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The Slow Demise of Italy’s Newsagents

Anyone who has been in Italy for any length of time can’t fail to have noticed the Boot’s legions of news stands or edicola, as they are known here.

The edicola is something of an Italian institution. More often than not in my experience, these edicole are purpose built kiosks. In Italy’s main cities & elsewhere, they sit on street corners, are to be found along main roads in urban areas, and sit underground in metro stations, or on the platforms of surface trains.

Italy’s newsagents, and there are no chains like the UK’s W H Smiths, sell newspapers, magazines, books, DVD and often have porn corners too.

I spoke to the guy who runs our local edicola in Milan a while back and asked him how business was. He said it was OK, but that sales were slowly falling.

The internet is starting to take its toll and now the iPad and other tablets are starting to become commonplace, it’s looking as if the days of Italy’s ubiquitous edicole may be numbered.

Wifi will, eventually, become commonplace in Italy, so there will be no real need to buy a ‘real’ paper or a magazine. Not that many Italians buy daily papers anyway. Government subsidies keep more than a few of Italy’s many newspapers afloat. There have already been some casualties of the technological revolution. Il Riformista – the Reformist – is one such Italian paper which shut down its printing presses this year. Others will surely follow, unless they go from print to digital.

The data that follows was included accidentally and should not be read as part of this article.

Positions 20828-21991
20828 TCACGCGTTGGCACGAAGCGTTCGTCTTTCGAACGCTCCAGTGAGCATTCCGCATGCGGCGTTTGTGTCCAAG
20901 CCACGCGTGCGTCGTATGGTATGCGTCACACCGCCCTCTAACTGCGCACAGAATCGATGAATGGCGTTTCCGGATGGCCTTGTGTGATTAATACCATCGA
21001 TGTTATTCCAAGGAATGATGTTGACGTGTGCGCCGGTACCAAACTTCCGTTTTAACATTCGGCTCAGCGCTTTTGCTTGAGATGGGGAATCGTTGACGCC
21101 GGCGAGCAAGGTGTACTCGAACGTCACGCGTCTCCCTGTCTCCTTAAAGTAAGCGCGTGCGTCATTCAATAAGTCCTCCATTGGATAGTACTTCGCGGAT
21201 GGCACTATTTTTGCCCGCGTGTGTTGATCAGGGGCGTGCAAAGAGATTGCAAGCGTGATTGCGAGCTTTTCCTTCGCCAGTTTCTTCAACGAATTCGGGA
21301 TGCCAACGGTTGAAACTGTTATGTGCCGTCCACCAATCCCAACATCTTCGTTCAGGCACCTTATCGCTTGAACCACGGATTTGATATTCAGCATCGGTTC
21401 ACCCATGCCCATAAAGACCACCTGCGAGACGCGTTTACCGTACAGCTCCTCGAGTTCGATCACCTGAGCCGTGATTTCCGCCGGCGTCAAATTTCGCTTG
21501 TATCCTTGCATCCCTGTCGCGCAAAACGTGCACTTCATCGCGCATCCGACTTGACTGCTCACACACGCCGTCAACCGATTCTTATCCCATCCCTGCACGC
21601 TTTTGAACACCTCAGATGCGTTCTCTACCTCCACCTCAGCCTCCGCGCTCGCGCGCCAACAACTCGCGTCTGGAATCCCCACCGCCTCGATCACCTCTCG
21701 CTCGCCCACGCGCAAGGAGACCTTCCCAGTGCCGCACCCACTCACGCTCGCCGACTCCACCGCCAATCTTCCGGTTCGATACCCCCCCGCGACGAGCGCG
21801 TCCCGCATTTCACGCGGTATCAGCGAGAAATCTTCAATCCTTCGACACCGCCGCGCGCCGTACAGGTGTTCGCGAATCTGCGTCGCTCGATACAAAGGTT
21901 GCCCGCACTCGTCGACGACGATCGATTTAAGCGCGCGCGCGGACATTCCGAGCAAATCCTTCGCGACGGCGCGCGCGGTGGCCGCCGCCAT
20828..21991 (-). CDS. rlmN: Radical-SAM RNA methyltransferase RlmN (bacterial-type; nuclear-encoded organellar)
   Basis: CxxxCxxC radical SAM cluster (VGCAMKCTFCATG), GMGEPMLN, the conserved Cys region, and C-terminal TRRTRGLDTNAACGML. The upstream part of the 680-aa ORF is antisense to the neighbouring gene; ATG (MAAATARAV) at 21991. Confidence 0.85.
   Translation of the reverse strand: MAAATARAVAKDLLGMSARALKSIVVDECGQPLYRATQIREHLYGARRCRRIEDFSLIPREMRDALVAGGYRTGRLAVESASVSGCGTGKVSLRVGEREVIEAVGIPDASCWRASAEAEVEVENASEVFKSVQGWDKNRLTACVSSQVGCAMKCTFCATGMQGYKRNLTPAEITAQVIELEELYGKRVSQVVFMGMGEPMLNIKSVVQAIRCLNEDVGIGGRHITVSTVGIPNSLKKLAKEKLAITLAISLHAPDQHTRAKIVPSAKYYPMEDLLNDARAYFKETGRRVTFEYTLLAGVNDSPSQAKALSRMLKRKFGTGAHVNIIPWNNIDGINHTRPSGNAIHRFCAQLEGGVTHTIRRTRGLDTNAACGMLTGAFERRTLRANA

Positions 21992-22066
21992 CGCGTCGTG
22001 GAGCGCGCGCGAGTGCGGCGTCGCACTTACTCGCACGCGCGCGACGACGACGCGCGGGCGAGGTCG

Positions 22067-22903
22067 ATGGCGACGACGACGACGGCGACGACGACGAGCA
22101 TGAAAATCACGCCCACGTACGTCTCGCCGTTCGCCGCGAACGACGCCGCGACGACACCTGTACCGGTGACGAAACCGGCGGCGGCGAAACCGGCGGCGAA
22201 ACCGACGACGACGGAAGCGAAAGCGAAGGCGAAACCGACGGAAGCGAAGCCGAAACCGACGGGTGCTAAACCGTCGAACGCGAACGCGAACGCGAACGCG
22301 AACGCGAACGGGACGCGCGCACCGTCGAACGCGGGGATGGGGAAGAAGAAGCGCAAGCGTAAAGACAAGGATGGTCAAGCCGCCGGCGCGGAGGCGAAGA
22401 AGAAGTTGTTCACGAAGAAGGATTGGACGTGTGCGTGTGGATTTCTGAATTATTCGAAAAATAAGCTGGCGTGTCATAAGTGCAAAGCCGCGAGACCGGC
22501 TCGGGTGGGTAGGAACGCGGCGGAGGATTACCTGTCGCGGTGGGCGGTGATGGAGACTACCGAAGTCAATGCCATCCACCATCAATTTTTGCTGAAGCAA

In the meantime, and to counter falling sales, the main distribution points for Italy’s magazines and newspapers have been diversifying. Nowadays, Italy’s news stands sell a whole range of figurines and cards for Italy’s children.

Commercials planted between children’s programmes on Italian television fuel crazes and keep sales high. While I do not know, I suspect the profit margin on little €2 and €3 plastic figures plus all the cards, are most probably higher than the margins on newspaper and magazine sales. I suspect too that many more plastic dinosaurs are sold than newspapers, especially when news stands are situated along the routes towards local primary schools.

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I have no idea how many little plastic figures and cards my 9 year old boy has, but it is a lot. His mum seems unable to say no, much to the delight, I’m sure, of our local edicola.

One day, in the not so distant future, the friendly Italian edicola will either cease to exist and quite a number of families livelihoods will come to an end, perhaps after generations.

What will replace the edicola? Automated kiosks selling little plastic figurines to future generations of Italian kids may start popping up. This is already happening, though not for newspapers, magazines or small plastic toys for Italy’s children.

Near where I live in Milan, there are two vending shops. No shop assistants, just dumb machines which sell drinks, sandwiches and sweets at all hours. They are soulless places, but are portents of the future.

Even our local supermarket has self-service points which are not manned by checkout personnel. Italy’s newsagents may well be next.

In a few years, Italians, and not only, will pass by some machine or other which wirelessly tells you the latest edition of your favourite magazine or daily newspaper is ready for download onto their lightweight take-everywhere tablets.

While Italians might miss the social interaction, they may welcome the convenience offered by the digital frontier. Italy’s older generations may not be so happy though.

Maybe this inevitable evolution will lead to higher sales of a range of publications than before, but that remains to be seen.

What about you, if you are an expat in Italy or an Italian, do you think the human run edicola is doomed?

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